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61KZZJl5UBL._SL1000_Jacquelyn Ardam’s previous work for The Toast can be found hereBecoming Modern: The Life of Mina Loy is by Carolyn Burke, and a jolly good read.


1. “She was dividing her time between her psychoanalyst and her love affairs.” (5)

2. “Lucas was good enough to draw but not to marry.” (48)

3. “Mina’s situation struck her as comical. She was unprepared to go in for naughtiness yet generally perceived as a femme fatale. In order to appear “voluntarily unseductive,” she decided to disguise herself as an eccentric. This process of self-transformation began with the purchase of a clay pipe adorned with an albino fly. (60)

4. “As if she had no choice, she let herself be drawn into his circle—an unlikely blend of British dabblers in black magic, spinsters, and elderly ladies.” (81)

5. “Mr. Lowy gave her a floor-length fur coat and told her to look after herself.” (85)

6. “The Gazette des Beaux Arts singled out ‘Mlle Mina Loy who, in her uncommon watercolors…. shows us ambiguous ephebes whose nudity is caressed by ladies dressed in the furbelows of 1855.'” (100)

7. “New arrivals were also told about the owner of the Villa Gamberaia—the Princess Giovanna Ghyka, who lived in seclusion with her companion, Miss Blood.” (108)

8. “She spent the next few years in an orgy of decorating.” (120)

9. “While Mable liked to think of herself as a seductress, she considered Edwin “matter-of-fact.” He was too prosaic to use the rope ladder she had installed for him to descend into her bedroom from the floor above.” (121)

10. “Mina was explicit: ‘More organically conscious than most women,’ Mabel longed ‘to stuff everything in her vulva to see what marvelous creative modification it has undergone in the process.’” (134)

11. “He offered the party the use of one of his more remote castles.” (172)

12. “’The feminist movement as at present instituted is Inadequate,’ she declared. ‘No scratching on the surface of the rubbish heap of tradition will bring about Reform, the only method is Absolute Demolition.’” (179)

13. “‘I am too modern to despair of the future,’ she went on bravely, adding, ‘Oh Carlo do you think there is a man in America one could love.’” (182)

14.

Spawn   of    Fantasies

Silting the appraisable

Pig Cupid    his rosy snout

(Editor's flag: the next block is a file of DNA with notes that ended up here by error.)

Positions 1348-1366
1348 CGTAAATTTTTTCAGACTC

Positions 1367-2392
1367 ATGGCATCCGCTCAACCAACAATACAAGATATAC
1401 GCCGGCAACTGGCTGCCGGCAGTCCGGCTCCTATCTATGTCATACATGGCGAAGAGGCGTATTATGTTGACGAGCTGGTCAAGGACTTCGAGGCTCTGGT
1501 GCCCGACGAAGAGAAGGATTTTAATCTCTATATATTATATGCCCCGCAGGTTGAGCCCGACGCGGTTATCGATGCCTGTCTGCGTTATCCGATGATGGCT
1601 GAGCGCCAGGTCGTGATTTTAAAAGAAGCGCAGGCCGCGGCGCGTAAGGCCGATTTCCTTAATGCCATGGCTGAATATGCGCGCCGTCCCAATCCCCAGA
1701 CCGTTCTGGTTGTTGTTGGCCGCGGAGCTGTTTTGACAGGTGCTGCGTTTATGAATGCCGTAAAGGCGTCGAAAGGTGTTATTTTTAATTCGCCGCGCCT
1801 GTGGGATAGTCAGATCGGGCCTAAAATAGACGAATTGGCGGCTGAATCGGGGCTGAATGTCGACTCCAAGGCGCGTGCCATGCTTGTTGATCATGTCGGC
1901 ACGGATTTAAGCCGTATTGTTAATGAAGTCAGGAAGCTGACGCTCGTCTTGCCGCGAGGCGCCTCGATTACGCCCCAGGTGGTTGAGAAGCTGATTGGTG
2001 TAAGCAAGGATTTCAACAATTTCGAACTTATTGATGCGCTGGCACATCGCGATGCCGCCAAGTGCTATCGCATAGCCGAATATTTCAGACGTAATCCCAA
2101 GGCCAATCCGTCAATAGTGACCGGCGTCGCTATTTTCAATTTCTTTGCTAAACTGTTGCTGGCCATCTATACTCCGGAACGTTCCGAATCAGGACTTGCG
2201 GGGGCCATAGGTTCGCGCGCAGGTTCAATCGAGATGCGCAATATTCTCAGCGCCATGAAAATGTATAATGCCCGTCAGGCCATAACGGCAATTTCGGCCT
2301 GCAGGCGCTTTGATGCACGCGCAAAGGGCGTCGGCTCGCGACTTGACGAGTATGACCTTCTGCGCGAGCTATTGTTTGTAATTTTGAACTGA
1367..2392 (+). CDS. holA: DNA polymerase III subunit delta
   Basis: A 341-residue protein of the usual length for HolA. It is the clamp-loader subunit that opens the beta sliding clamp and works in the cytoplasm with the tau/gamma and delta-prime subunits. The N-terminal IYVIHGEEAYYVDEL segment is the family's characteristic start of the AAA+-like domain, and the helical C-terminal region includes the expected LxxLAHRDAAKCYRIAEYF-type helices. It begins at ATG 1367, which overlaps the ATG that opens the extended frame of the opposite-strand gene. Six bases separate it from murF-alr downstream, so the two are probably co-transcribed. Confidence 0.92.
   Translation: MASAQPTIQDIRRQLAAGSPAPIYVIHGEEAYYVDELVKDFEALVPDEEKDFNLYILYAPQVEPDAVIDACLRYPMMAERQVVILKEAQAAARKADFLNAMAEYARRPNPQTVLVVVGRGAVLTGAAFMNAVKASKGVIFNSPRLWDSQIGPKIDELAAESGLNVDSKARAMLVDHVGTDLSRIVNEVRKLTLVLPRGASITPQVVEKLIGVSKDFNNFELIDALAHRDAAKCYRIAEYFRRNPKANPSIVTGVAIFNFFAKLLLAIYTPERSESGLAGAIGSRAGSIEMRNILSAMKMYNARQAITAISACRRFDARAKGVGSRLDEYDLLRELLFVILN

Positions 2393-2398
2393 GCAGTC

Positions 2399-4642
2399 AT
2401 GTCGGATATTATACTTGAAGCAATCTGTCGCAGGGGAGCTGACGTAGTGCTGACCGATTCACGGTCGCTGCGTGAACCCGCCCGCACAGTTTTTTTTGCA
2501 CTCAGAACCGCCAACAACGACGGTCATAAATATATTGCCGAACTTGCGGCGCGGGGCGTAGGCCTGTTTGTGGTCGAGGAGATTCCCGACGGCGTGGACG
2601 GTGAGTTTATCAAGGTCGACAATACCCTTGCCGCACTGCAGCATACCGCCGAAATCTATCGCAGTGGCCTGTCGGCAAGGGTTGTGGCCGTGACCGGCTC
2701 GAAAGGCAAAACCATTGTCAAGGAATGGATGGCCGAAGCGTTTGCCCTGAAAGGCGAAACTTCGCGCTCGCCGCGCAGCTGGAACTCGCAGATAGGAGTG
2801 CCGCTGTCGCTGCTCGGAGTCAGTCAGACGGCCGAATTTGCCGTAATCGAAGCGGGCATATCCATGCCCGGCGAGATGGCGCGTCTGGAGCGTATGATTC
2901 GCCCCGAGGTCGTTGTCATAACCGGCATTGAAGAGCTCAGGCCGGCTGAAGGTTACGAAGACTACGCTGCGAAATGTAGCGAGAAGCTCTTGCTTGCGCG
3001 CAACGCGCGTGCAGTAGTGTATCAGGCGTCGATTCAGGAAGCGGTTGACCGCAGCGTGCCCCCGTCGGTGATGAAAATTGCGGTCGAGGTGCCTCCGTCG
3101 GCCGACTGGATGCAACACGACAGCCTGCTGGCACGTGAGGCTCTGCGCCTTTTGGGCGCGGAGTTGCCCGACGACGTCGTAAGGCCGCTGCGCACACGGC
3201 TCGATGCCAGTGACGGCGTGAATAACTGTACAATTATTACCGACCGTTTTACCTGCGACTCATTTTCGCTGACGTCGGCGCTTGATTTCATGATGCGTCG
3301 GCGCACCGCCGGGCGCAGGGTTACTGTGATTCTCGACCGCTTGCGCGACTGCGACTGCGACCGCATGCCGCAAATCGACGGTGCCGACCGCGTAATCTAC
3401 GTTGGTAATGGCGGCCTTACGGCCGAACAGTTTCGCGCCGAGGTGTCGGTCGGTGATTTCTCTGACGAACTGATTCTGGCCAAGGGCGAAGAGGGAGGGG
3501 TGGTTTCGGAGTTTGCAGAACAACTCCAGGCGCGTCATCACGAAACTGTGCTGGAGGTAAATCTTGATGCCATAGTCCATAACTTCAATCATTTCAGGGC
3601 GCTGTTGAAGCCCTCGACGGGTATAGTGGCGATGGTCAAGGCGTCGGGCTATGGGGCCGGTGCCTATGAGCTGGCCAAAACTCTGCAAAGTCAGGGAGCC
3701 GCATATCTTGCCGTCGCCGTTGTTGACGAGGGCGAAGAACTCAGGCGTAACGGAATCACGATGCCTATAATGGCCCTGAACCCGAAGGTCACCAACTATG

Rooting erotic garbage

“Once upon a time”

Pulls a weed   white and star-topped

Among wild oats   sewn in mucous-membrane (203)

15. “Despite her fine figure, many New Yorkers were put off by her dress: at times the Baroness was seen wearing a bustle equipped with a taillight, a brassiere made of tin cans and string, and a birdcage necklace (complete with canary) or, in a gesture toward current events, a French soldier’s helmet over her vermilion crewcut. She could often be heard muttering in her thick German accent, ‘Marcel, Marcel, I love you like hell, Marcel.’” (216)

16. “Although guests had been asked to dress as schools of modern art, artists rarely followed directions: Clara Tice came as a steam radiator, and John Covert as a hard-boiled egg.” (239)

17. “‘You had better come and live with me in a taxi-cab,’ he told her. ‘We can keep a cat.’” (239)

18. “Their mutual self-absorption stuck some members of the group as a folie à deux, particularly when they showed up at the Arensbergs’ with their imaginary children—a paper lion and tiger purchased in Chinatown and baptized ‘Gaga’ and ‘Moche.’” (245)

19. “‘How can we die,’ she recalled protesting, ‘when we haven’t finished talking.’” (259)

20. “’Her hats were very like lamp shades,’ she went on, ‘or perhaps it was the lamp shades that were like hats.’” (330)

21.

Her face

screwed    to the mimic-salacious

grotesquerie of a pain larger than her intellect

— — They pull

A clotty bulk of bifurcate fat

Out of her loins (351)

22. “The previous spring, she and Fabi spent hours at Djuna’s helping to hand-color fifty copies of Ladies Almanack.” (368)

23. “At a time when most people dressed Western-style, Mina wore trailing robes of velvet or brocade and wrapped her head with scarves or turbans pinned with antique brooches.” (426)

24. “She prepared puddings, wheat germ, and the alarming mixture of raw liver ground up and blended with grapefruit juice on which Mina depended, and enjoyed grooming Mina’s long white hair or rubbing her feet with wheat-germ oil to alleviate the dryness brought on by the climate. While it was clear to her that Mina had once been a beauty, Esther admired her as she was.” (429)

25. “After reading more “Love Songs” and savoring their wit, she asked coquettishly, ‘Don’t you think I must have been awfully wicked?’” (437)

26. “As Joella sat by her side in the hospital, Mina took her hand, kissed it, and whispered, ‘I never knew what you were.’” (440)

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Jacquelyn Ardam usually writes about alphabet books.

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